Suck Less at Sim Racing (6/10) false laziness

The next 5 days are somewhat pivotal in the history of the health of the US. We haven’t faced a pandemic in 100 years, and the exponential spread of COVID-19 is very concerning. Lots of events are being cancelled from the local schools to the NBA. During this time of social distancing, one activity that is seeing a surge in popularity is sim racing. So I thought I would do a short series of daily posts on sim racing as we buckle down and survive these next 5 days (or whatever it is).

The 3 virtues of programming

Larry Wall, the inventor of the Perl programming language, says the the 3 virtues of programming are laziness, impatience, and hubris. I actually believe he’s right. Laziness is a virtue, but not just in programming, all things, even learning how to drive a virtual car! How can laziness be a virtue?

False Laziness

Laziness is basically wanting to minimize effort. But there’s a huge difference between true laziness and false laziness. Let me demonstrate what false laziness looks like in a variety of different scenarios.

  • When using a word processor, I use spaces to indent or when I want things to line up with each other. Instead of spending 10 minutes to learn how tabs work, I burn valuable hours hitting the space bar, and things still don’t line up properly.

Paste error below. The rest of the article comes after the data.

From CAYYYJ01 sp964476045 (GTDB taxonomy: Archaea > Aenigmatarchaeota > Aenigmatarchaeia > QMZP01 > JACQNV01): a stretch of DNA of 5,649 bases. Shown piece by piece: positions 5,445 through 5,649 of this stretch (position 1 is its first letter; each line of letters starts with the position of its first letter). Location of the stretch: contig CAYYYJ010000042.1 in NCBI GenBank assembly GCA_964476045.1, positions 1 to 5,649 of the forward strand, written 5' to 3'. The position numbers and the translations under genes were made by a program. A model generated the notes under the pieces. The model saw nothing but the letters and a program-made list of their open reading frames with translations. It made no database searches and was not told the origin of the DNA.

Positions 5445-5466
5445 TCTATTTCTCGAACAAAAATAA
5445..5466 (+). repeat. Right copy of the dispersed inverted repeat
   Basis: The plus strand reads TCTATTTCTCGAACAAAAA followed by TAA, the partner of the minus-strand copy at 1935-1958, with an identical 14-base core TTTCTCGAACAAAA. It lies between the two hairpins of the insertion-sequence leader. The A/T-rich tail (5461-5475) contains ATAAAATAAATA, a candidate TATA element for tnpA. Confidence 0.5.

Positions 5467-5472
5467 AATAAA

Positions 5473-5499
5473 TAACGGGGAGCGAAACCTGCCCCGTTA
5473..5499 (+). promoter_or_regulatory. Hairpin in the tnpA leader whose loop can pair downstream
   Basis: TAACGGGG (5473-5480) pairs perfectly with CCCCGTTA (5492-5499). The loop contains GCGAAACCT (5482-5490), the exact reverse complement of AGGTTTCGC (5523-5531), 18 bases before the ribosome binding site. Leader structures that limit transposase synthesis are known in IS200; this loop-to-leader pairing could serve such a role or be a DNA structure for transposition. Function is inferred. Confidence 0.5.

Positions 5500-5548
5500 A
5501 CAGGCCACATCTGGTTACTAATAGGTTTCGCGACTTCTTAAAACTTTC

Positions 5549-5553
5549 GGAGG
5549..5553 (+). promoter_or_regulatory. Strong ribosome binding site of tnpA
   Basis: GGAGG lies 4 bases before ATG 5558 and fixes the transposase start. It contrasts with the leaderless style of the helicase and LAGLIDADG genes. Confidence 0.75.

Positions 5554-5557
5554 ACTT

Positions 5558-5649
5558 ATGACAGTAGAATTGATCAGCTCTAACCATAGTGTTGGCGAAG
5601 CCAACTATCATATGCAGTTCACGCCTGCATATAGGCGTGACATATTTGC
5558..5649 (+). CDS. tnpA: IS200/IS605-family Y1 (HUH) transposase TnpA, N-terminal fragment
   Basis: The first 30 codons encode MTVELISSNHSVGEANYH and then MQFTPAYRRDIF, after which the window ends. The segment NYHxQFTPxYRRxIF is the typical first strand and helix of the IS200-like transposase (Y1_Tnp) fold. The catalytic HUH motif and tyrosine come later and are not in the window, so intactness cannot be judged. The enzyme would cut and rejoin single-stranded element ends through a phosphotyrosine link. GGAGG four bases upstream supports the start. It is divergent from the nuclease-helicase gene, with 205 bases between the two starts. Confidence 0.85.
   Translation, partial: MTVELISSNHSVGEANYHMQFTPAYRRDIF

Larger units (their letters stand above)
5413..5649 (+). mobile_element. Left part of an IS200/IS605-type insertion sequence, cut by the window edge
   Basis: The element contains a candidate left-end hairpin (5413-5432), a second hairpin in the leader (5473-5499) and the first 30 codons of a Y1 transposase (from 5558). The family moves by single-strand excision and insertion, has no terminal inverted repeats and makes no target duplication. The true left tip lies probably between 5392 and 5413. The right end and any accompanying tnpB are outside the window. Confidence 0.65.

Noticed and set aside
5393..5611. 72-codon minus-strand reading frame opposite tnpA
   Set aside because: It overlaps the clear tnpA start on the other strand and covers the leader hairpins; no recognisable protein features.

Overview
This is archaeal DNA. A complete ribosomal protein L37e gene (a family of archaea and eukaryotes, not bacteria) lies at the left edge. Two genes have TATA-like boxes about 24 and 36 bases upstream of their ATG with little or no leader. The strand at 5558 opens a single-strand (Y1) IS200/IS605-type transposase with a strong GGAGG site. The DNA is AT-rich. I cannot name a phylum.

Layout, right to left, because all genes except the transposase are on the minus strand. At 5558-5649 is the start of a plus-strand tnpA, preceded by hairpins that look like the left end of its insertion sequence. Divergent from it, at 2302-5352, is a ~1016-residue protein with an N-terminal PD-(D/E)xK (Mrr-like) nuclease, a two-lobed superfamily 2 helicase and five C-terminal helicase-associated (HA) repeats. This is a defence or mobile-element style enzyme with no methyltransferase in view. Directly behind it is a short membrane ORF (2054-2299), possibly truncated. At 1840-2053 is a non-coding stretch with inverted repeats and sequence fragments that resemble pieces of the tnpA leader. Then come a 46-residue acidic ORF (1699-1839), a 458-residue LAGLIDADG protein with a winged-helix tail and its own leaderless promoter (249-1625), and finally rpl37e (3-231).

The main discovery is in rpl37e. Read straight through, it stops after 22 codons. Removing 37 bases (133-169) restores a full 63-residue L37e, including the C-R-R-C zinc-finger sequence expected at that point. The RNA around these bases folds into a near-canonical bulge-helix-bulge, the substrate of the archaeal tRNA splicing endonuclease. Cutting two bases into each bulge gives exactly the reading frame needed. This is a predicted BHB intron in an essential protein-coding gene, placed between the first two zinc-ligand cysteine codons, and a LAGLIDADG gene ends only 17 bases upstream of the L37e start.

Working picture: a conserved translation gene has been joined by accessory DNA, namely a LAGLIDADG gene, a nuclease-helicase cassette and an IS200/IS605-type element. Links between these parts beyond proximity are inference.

• When using a spreadsheet, I type in all the values by hand. Instead of spending 10 minutes to learn how formulas and named ranges work, I burn valuable time doing data entry, and the values end up polluted with typing errors.
  • When programming, I copy-paste functions between files. Instead of spending 10 minutes to learn how libraries work, I now have to bug hunt through every program instead of fixing one library.

False laziness has the appearance of being lazy, but it actually ends up taking more effort rather than less. How does this manifest itself in the racing world? Drivers who race-race-race and never take the time for training or coaching are exhibiting false laziness. If the goal is to improve with minimal effort, you need 3 things:

  1. Data acquisition
  2. Comparative data analysis
  3. Coaching

Without data acquisition, you’re basically blind. In order to fix problems, you need to see problems. But getting the data is only part of the problem. You need to learn how to read that data and compare yourself to a faster driver. Finally, you need to put knowledge into action. A coach can help you read data and make changes to your driving.

Tomorrow: those who can’t do

Leave a Reply

Fill in your details below or click an icon to log in:

WordPress.com Logo

You are commenting using your WordPress.com account. Log Out /  Change )

Google photo

You are commenting using your Google account. Log Out /  Change )

Twitter picture

You are commenting using your Twitter account. Log Out /  Change )

Facebook photo

You are commenting using your Facebook account. Log Out /  Change )

Connecting to %s